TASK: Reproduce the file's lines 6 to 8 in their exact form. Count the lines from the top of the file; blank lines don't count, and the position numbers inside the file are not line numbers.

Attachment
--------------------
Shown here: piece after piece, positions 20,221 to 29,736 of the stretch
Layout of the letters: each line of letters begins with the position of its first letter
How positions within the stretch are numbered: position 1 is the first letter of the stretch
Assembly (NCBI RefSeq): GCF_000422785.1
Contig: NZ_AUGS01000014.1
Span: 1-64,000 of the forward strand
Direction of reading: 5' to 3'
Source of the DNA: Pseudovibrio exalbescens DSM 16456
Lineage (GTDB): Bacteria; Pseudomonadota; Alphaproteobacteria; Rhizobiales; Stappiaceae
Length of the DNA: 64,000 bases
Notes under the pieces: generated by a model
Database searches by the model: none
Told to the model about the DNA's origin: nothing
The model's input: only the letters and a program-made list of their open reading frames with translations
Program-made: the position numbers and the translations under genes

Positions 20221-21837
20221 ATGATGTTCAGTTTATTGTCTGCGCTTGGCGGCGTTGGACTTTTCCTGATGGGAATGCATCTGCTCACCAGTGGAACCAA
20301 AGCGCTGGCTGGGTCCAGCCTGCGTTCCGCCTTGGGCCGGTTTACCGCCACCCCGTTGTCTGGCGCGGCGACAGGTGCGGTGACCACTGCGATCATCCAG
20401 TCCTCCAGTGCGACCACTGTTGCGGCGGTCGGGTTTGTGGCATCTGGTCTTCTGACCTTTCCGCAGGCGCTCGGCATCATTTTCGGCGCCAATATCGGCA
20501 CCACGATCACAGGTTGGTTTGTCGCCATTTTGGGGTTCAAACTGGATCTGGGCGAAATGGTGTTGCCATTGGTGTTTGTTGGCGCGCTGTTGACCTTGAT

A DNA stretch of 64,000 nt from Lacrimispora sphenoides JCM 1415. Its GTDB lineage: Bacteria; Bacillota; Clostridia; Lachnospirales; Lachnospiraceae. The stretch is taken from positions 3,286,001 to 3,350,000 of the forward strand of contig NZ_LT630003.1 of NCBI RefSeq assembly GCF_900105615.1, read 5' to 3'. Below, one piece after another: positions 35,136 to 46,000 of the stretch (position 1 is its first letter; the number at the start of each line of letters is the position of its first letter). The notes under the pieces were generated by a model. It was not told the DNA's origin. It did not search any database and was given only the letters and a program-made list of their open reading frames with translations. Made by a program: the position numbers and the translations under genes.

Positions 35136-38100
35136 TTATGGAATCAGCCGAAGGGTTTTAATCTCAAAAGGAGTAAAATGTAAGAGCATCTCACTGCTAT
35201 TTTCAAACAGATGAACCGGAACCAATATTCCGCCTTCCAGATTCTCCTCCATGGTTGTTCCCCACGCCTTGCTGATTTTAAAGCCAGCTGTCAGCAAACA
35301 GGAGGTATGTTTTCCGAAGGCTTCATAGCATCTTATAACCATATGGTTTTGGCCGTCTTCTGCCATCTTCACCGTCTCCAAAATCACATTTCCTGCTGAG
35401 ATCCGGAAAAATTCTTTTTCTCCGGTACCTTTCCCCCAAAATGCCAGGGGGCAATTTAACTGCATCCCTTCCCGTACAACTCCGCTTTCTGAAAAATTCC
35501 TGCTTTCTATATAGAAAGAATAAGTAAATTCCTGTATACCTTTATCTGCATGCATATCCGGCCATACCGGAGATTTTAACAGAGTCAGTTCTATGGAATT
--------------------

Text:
Span: 1-64,000 of the forward strand
Direction of reading: 5' to 3'
Source of the DNA: Pseudovibrio exalbescens DSM 16456